SEATTLE — Raymond Fryberg apologized on Monday for the actions of his son on Oct. 24, 2014.
Fryberg, 42, spoke in court about the Marysville Pilchuck High School shootings and the role played by his son, Jaylen. He did so as part of an effort to persuade a federal judge to give him probation instead of prison time for illegally possessing firearms, including the handgun Jaylen used to kill four of his friends and wound another before committing suicide.
Raymond Fryberg was not allowed to have guns, the result of a 2002 domestic-violence protection order filed by a former girlfriend.
On Monday, U.S. District Judge James Robart pressed Fryberg on his consistent claims that he didn’t know he was restricted from owning guns, noting that Fryberg signed paperwork to that effect in Tulalip Tribal Court years ago.
Fryberg was sentenced Monday to two years in federal prison, with three years of probation to follow. He will be required to surrender sometime next month. His attorney, John Henry Browne, said he plans to ask the court to allow Fryberg to remain free on bail pending an appeal.
“You cannot punish him any more than he’s already been punished,” Browne said.
Fryberg told Robart that he doesn’t “condone any of the things my son did. It’s a tragedy.”
He had spent time with the young people lost and he prays for them, he said. “I wake up with the same broken heart every day,” he said.
Fryberg said he is needed at home to shepherd his surviving children and grandchildren.
“We do our best, all of us, to gather our young ones and our families and keep them together and at times pretend to be strong. I’m sorry for what my son did,” he said.
Prosecutors had sought the maximum time allowed by law, just short of three years. They described Fryberg as someone with no regard for the law. They noted that other women have accused him of violence.
Browne described Fryberg as a family man devoted to helping young people on the reservation, a man grieving and focused on keeping his family together despite tremendous loss and endless scrutiny.
Assistant U.S. Attorney Ye-Ting Woo argued that if Fryberg had not broken gun laws, “these families would not have lost their children, or have a child with deep psychological and emotional scars.”
The judge also declined a request from the defense to exclude letters from the victims’ families being considered at sentencing.
Lahneen Fryberg is the mother of Andrew Fryberg, who was 15 years old when he was killed. She wanted an apology, she said.
“This defendant and his family make it perfectly clear we are not part of the family,” she said. “We are broken as a family. We are incomplete.”
Denise Hatch, the mother of Nate Hatch, who survived a gunshot wound to the jaw, told the court that in the 15 months since the shootings Raymond Fryberg has not apologized, and that lack of apology has divided the Tulalip community. Nate deserved an apology, she said.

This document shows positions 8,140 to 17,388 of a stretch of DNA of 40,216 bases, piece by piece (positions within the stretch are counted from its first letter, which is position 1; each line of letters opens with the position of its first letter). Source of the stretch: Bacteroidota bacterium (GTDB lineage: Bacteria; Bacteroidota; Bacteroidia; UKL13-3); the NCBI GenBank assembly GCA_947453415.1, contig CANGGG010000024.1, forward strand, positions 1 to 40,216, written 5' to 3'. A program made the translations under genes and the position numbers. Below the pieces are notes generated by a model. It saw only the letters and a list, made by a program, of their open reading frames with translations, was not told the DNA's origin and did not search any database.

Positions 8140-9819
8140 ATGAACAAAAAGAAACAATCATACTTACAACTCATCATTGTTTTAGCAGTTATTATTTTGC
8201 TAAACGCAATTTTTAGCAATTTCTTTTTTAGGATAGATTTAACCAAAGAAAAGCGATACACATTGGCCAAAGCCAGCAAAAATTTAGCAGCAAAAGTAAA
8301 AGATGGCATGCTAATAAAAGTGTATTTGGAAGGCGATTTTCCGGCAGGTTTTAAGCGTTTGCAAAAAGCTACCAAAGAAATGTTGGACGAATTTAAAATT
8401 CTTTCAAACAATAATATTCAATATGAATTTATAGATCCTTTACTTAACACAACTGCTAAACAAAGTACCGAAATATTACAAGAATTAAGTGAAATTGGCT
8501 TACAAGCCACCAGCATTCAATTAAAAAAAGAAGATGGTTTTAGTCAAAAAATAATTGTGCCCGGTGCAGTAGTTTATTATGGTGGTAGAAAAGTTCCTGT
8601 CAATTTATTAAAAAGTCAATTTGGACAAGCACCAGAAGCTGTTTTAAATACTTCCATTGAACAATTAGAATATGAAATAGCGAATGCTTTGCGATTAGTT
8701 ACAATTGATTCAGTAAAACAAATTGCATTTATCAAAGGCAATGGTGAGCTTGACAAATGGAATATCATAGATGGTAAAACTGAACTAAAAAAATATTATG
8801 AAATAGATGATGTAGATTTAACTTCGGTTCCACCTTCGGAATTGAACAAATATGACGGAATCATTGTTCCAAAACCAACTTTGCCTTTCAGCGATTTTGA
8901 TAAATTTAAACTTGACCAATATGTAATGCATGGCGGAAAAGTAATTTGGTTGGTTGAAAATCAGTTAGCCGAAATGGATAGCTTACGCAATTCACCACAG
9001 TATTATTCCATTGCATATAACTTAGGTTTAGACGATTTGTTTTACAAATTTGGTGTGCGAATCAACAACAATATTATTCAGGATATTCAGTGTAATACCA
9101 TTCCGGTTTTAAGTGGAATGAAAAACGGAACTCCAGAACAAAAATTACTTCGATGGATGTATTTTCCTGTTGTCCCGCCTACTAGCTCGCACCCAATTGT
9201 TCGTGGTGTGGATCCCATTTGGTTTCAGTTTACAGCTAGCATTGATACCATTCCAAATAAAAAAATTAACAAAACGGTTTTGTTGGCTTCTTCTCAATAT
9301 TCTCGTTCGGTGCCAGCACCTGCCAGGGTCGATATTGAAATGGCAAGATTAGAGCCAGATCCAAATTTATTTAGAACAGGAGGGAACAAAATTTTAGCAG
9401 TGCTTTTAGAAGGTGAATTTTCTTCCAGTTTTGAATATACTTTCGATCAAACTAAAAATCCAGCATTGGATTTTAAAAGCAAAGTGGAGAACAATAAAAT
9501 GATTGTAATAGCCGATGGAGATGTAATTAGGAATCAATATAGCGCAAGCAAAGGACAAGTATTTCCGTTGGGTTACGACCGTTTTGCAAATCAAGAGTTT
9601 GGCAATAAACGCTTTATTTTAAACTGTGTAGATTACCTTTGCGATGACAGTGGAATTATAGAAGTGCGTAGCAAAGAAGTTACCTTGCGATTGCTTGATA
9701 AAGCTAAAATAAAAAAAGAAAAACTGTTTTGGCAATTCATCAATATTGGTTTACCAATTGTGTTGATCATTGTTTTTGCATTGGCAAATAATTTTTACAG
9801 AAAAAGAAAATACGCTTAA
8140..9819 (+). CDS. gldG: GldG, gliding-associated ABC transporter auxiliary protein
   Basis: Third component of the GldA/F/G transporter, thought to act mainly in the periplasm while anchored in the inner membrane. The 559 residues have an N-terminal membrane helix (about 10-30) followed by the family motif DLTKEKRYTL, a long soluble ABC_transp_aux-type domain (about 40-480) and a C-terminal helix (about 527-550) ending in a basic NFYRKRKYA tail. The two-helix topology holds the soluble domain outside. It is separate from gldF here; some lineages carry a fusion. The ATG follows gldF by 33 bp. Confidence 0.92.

Browne told the judge the letters from the victims’ families came from a place of “animosity and hysteria, some of it understandable.” He said Raymond Fryberg wanted to apologize but was told to stay away. He also cited a civil claim filed last week by the families, seeking up to $110 million in damages from the Marysville School District and Fryberg.
Robart interrupted both Browne and Fryberg in court to ask about the protection order and the forms Fryberg completed to buy firearms. The judge said it seemed as if Fryberg “isn’t willing to accept” his status as someone not allowed to have guns. When asked about restrictions while buying guns, Fryberg “nonetheless checked no, no, no, multiple times,” the judge said.
“Your client’s conduct was, apparently, he didn’t feel he was subject to a protection order,” the judge said. “I am troubled by that.”
Robart also said he took into consideration that Fryberg bought guns between 2012 and 2014, when he wasn’t paying fines ordered by Tulalip Tribal Court. That was “a sign of disrespect for the tribal legal system,” the judge said. The high school shooting was not mentioned during trial, and was not part of the sentencing decision, Robart said.
Before ending the hearing on Monday, Robart urged tribal members in the audience to open the lines of communication and come together to heal. He noted how the victims’ families and the supporters of Raymond Fryberg kept their distance in the courtroom, sitting on opposite sides throughout the trial.
That divide “has to end,” Robart said.
In a government press conference held after the hearing, U.S. Attorney Annette Hayes said the “strong sentence” will hold Fryberg accountable.
“He is without question being held responsible for repeatedly and blatantly violating federal firearms laws,” she said. Fryberg, and others like him pose an “unacceptable risk,” she said.
Hayes has met with the families of the victims of the high-school shooting. “One of those firearms played a devastating role in that crime,” she said.
Rikki King: 425-339-3449; firstname.lastname@example.org.